The Eagle's criticism of state Rep. Dan Patrick's proposal to pay women to opt for adoption rather than abortion reminded me of a Nightline segment a few nights ago. Legislators in some states are attempting to require women to view a sonogram of the baby before obtaining an abortion. Of course, some on the program thought the idea was absurd, but a nurse who had previously obtained an abortion said she never would have gone through with it had she seen her child inside her.
Medical science now allows us to see the fetus in the womb - the hands and feet moving, the heart beating. Perhaps the Roe v. Wade court should have had that opportunity. Anyone who has read the majority opinion has a hard time defending the supposed logic of the justices. The court was asked to do something it was ill-equipped to do: Determine the point at which human life becomes worthy of protection.
It is extreme irony that an infant born prematurely is safer outside the womb. No matter how premature, he or she is suddenly a person protected by law. Inside the womb, the fetus can be legally destroyed. To suggest otherwise undermines the critical argument which permits abortion rights: It can't be human until it is born - even if it is only a few days short of full term. Once you admit that a child exists even a few days before birth, how do you determine that precise moment after conception when there is a new human being separate from the mother?
Perhaps we can never be sure. But do we err on the side of life or death?
C. DAVID STASNY
The College Station school district should be ashamed. Administrators decided to use Good Friday as the makeup day for the bad weather earlier in the year.
There were other options. Feb. 16 would have been a good choice. The low temperature that day was in record territory. The kids were out of school that day for a teacher work day. How could a time when the weather is better and many families gather be the best choice?
The Bryan school district was able to alter its calendar to be off on Friday.
The majority of people, including teachers, I have talked with feel the same way. The College Station district has denoted Good Friday as a possible makeup day next year also.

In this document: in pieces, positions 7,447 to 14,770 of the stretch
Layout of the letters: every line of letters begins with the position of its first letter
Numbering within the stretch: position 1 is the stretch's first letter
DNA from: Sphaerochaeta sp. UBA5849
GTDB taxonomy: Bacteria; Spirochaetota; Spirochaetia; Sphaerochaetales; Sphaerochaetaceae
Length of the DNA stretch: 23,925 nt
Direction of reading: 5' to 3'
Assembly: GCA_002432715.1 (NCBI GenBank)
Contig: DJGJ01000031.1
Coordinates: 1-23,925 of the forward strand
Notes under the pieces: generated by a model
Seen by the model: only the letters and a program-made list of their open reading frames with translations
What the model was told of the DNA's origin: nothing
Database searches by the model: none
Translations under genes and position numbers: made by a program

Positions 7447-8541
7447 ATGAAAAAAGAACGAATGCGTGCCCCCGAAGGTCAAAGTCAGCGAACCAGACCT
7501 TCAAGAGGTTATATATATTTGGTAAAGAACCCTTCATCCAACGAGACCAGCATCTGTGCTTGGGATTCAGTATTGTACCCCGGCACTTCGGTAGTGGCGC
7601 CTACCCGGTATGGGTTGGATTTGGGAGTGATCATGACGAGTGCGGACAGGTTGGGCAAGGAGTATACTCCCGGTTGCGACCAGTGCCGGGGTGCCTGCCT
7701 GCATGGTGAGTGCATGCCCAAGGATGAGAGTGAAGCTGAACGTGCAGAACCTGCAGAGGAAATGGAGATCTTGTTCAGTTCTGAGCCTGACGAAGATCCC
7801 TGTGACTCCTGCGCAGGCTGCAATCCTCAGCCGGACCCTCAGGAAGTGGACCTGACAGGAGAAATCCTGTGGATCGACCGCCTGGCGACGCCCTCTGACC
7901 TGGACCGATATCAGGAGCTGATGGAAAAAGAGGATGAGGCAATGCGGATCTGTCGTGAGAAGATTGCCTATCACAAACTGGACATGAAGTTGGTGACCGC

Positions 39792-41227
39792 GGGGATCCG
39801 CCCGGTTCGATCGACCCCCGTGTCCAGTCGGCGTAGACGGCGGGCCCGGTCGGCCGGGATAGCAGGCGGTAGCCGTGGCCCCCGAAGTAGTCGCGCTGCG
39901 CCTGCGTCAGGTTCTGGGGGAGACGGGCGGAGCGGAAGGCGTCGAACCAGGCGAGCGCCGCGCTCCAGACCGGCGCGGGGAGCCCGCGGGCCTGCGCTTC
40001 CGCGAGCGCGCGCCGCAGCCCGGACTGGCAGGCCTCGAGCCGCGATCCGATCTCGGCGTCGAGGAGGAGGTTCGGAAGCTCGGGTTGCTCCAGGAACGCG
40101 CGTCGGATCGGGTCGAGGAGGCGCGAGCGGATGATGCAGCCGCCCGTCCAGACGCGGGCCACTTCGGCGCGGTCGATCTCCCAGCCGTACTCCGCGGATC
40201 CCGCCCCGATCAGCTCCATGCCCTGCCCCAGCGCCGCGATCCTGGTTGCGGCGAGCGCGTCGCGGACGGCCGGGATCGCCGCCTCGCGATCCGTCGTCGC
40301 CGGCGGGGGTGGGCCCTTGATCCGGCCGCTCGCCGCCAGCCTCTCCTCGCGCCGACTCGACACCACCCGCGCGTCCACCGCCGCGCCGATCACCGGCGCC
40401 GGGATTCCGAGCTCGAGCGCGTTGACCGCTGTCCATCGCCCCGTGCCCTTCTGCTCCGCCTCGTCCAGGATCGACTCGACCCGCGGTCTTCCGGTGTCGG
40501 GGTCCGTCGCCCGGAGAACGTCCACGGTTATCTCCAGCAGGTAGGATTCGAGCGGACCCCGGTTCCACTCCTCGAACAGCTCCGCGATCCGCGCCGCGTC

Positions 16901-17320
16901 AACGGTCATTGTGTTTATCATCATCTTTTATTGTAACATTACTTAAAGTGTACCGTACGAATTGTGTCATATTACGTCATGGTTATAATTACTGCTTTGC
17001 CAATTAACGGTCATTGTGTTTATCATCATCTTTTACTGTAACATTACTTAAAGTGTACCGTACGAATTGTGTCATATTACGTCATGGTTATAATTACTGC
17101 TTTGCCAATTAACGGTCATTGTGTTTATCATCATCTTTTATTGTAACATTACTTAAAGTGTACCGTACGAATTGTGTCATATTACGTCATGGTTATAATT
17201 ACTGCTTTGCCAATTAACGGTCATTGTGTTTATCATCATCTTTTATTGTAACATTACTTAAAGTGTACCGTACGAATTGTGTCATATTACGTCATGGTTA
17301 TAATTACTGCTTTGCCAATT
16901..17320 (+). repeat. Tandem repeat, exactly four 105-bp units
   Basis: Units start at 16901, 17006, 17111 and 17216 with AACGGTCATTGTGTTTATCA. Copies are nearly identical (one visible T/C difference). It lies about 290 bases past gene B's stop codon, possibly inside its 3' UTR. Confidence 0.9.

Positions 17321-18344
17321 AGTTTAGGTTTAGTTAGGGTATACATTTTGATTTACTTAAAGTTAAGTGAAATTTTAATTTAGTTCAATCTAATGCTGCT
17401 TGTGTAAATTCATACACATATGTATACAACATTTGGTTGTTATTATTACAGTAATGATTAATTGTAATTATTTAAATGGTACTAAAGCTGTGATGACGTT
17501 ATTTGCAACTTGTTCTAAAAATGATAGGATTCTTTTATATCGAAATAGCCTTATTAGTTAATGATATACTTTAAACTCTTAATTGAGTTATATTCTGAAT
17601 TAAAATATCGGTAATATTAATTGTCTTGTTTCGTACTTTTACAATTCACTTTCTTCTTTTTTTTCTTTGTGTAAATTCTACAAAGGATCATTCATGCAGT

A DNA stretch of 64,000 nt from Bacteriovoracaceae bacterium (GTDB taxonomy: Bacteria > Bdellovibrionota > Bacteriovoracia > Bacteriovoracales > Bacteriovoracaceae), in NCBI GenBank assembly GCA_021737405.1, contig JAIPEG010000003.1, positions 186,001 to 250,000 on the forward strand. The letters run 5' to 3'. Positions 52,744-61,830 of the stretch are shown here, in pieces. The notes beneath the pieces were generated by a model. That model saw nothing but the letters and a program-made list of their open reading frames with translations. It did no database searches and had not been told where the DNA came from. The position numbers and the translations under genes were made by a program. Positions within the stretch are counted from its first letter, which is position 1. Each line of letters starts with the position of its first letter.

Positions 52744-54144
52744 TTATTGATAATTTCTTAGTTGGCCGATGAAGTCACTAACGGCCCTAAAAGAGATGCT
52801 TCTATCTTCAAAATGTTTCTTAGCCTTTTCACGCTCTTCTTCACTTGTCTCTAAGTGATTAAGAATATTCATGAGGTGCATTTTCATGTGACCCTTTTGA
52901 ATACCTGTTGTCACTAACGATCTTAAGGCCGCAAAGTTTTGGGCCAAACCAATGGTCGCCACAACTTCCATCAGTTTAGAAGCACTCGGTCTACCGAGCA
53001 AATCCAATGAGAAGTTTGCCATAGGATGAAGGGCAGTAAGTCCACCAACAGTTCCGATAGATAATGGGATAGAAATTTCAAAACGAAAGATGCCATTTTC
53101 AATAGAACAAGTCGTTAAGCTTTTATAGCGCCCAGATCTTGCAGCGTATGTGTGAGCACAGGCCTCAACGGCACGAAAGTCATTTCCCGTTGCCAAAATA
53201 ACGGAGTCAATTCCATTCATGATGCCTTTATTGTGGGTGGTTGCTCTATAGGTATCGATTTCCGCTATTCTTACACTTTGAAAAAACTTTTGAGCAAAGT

There to help
On March 24, Hospice Brazos Valley provided a unique children's event for the community: Hospice Brazos Valley Kids Camp. The camp is designed to provide support for those children who have experienced a recent death.
Elementary-age children from Bryan and College Station to as far away as Cameron attended the event. Teens in grades seven through 12 served as junior counselors. The children were led through a variety of activities designed to help them honor their memories and celebrate the life of the person close to them.
Hospice Brazos Valley had incredible support from the community for this event. Alpha Phi Omega, a service fraternity at Texas A&M, and other A&M student volunteers served as Aggie Buddies for each of the campers. Adult members of the community and the public schools served as group leaders.
In addition, Hillier Funeral Home, the Farm Patch, U Paint It, Slovacek Sausage and Bethel Ladies' Group provided treats and activities for staff and campers. Allsize Storage provided funding for T-shirts for all participants. We had great coverage of the event from KORA and KAMU.
In all, there were nearly 50 campers and teens. Their parents attended a support group led by Hospice professionals. More than 60 volunteers helped make this day a fantastic success.
We at Hospice Brazos Valley offer a standing ovation to the individuals, groups, organizations and businesses of the Brazos Valley for the support they have given Hospice as we help the children of our extended community who are grieving.
Hospice Brazos Valley
The best teacher
The "Teacher of the Year" award should be given to Billy Gillispie for teaching me to like basketball.
My husband and I now love the game and appreciate the players. We will be season-ticket holders next season, to be sure.
Thank you, Billy.
A great show
I am a Boy Scout with College Station Troop 317. I would like to thank Brent Mullins and all of the participants who put on the re-enactment with the Museum of the American G.I.
They put on a great show, and I believe did a great service to our veterans by educating today's young people about our nation's history.
I went to the re-enactment with a group of Scouts, and I was very impressed with the realism of this event.
I want to thank the re-enactors for volunteering their time, money and historical weapons and vehicles for use in this demonstration.